At a recent company meeting, David challenged the Immersion Active team to think about why we do what we do. Is our strong work ethic entirely driven by client expectations, looming deadlines, KPIs and a paycheck at the end of the day? Or is there something more?
If you’ve had the chance to talk with us or read Dot Boom, you know that meaningful online engagement is at the heart of everything we do. Our meaningful online engagement campaigns are designed to fulfill our consumers’ biologically- and psychologically-driven core human needs.
But what about our needs as marketing professionals? What makes our work meaningfully engaging for us?
When we apply the principles of meaningful online engagement to fulfill core needs, the result can be a peak experience—the ultimate satisfaction for both consumers and marketers.
What does a Peak Experience Look Like?
A peak experience might look different for each person and situation, but I can describe one by way of example.
Immersion Active developed an Alzheimer’s email series for one of our clients as a way to meaningfully engage family caregivers on an emotional level. In response to one of the emails, a subscriber sent us several poignant essays she wrote about her experiences caring for her mother with Alzheimer’s disease.
With the writer’s permission, I composed an email featuring one of her essays. The email ended with a simple call-to-action asking readers to respond if they could relate to her story.
The day the email went out, our inbox was flooded with messages from readers thanking her for sharing her experience and admitting how close to home her story hit. They felt comforted and inspired to know someone else like them was persevering through similar struggles.
Our team could have stopped there and felt satisfied by our open rate and conversion numbers. But the writer whose story we shared deserved the satisfaction of reading the responses more than we did. So I sent her some of the readers’ comments along with the following message:
“Your story touched a lot of people today. I wanted to share some of the email messages we’ve received so you know how strongly your writing resonated with other caregivers. Your writing is truly a gift. Thank you for letting us share it with the Alzheimer’s community.”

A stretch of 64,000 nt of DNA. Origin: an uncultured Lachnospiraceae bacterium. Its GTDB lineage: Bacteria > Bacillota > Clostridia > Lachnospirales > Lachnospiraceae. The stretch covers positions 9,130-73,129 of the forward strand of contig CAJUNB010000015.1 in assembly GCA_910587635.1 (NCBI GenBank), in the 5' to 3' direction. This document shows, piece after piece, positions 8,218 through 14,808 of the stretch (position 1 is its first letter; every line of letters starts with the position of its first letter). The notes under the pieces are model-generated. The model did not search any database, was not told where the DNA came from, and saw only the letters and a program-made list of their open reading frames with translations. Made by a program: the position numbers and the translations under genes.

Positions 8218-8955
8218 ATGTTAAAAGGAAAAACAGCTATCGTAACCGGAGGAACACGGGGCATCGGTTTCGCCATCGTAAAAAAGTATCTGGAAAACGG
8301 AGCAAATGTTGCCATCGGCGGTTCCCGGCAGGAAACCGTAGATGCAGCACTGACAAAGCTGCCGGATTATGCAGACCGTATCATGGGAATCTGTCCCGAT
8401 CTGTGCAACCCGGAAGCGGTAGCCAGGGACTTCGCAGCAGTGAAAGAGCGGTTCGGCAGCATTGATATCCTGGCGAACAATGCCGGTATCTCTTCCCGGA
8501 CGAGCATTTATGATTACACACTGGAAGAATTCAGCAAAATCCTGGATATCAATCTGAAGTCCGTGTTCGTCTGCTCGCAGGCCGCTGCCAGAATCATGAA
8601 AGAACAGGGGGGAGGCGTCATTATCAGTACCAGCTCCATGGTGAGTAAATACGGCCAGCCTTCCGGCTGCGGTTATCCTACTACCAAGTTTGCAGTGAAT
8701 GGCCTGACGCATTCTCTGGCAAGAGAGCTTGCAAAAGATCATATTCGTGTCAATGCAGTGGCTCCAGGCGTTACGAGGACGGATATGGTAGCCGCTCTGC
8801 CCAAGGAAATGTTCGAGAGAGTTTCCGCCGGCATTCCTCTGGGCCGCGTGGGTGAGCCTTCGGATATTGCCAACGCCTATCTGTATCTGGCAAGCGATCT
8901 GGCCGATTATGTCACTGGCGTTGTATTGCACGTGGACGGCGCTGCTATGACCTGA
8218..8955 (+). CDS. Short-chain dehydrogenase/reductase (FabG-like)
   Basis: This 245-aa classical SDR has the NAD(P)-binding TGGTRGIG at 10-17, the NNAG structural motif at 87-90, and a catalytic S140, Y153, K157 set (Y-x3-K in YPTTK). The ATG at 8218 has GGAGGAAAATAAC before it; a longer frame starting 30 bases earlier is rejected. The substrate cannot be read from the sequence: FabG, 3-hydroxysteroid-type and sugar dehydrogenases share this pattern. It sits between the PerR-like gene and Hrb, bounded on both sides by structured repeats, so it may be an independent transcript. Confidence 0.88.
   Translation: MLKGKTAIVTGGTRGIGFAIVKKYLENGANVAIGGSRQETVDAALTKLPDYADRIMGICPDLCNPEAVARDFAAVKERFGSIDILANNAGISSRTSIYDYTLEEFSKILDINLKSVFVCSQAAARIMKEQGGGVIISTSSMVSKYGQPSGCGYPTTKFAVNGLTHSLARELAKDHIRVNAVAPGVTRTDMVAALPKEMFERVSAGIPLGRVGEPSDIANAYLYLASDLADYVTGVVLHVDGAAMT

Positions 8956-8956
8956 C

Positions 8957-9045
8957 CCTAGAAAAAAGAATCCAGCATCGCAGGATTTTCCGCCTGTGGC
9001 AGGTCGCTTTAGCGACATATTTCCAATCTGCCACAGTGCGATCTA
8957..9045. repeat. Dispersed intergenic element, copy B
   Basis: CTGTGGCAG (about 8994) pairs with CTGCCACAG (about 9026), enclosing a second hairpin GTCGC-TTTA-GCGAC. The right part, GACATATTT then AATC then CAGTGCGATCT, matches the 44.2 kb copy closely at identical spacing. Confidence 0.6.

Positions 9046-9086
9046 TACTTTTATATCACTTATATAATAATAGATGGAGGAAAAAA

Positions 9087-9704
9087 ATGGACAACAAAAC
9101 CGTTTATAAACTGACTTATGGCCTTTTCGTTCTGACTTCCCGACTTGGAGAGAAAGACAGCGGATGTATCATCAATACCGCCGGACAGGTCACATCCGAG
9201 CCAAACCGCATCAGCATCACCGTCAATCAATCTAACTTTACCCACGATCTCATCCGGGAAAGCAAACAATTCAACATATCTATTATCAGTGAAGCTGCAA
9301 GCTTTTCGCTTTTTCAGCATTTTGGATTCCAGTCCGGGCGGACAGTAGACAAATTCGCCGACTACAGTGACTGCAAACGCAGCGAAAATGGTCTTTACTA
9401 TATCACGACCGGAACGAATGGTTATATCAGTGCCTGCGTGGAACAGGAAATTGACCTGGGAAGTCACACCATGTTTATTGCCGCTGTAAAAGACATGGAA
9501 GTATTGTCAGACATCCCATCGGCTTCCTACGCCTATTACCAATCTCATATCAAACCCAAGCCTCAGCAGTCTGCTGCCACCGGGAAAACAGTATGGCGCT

This was her reply:
“They bring me to my knees and they certainly bring tears to my eyes. So many loving, courageous people out there doing the best they can in the name of love sweet love. Wow. They encourage me to keep writing and sharing and listening and learning…They have done me a world of good tonight and I need it.”
To borrow her word: Wow. I’m guessing that exchange was a peak experience for her, and it certainly was for me. It fulfilled purpose needs for both of us in a big way by confirming that what we write matters and can impact others’ lives for the better.
How You Can Cultivate Peak Experiences
In order to fulfill your consumers’ needs in a powerful way, you first need to identify the people, places and things that can generate ideal circumstances for a peak experience. The best conversations to insert your brand into are typically those that have the most emotional connections revolving around them. Strong emotional connections often indicate the deepest unmet core needs.
Once you have identified the ideal circumstances, taking part in the conversation requires an authentic human-touch approach. Develop a personal voice that encourages a response, listens, and then echoes back the response to prove you heard it.
“The ability to elicit powerful, positive emotional responses with your brand is the pinnacle of not only marketing effectiveness, but also influence.” –Chapter 9, Dot Boom.
Inspiring your consumers to respond in a way that influences others not only demonstrates meaningful engagement for the consumer, but can help to ignite your spirit too.
To learn more about how you can cultivate peak experiences and inspiring influence with your brand, download Chapter 9 – “Inspiring Influence” from Dot Boom: Marketing to Baby Boomers through Meaningful Online Engagement.